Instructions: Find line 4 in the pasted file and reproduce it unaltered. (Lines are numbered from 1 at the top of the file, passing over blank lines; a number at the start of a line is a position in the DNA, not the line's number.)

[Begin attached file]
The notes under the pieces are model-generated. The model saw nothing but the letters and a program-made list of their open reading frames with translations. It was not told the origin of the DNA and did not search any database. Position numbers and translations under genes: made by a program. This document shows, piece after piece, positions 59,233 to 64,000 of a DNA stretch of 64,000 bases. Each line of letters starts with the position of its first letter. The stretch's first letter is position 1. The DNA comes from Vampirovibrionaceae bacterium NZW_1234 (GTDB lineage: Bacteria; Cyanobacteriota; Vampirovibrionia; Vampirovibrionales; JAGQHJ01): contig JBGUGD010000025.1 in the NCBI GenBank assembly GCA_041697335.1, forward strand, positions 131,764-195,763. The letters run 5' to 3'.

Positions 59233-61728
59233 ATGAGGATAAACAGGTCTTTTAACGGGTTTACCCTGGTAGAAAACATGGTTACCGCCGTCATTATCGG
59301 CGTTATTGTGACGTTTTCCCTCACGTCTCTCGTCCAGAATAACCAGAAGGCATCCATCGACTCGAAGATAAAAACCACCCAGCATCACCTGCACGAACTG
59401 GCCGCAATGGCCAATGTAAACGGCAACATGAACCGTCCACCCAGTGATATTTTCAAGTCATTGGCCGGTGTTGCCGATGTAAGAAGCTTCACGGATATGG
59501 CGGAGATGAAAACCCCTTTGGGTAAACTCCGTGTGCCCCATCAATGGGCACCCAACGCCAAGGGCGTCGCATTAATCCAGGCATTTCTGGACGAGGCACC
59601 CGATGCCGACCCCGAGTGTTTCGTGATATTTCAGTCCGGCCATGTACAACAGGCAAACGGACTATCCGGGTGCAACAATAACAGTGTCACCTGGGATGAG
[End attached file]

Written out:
59301 CGTTATTGTGACGTTTTCCCTCACGTCTCTCGTCCAGAATAACCAGAAGGCATCCATCGACTCGAAGATAAAAACCACCCAGCATCACCTGCACGAACTG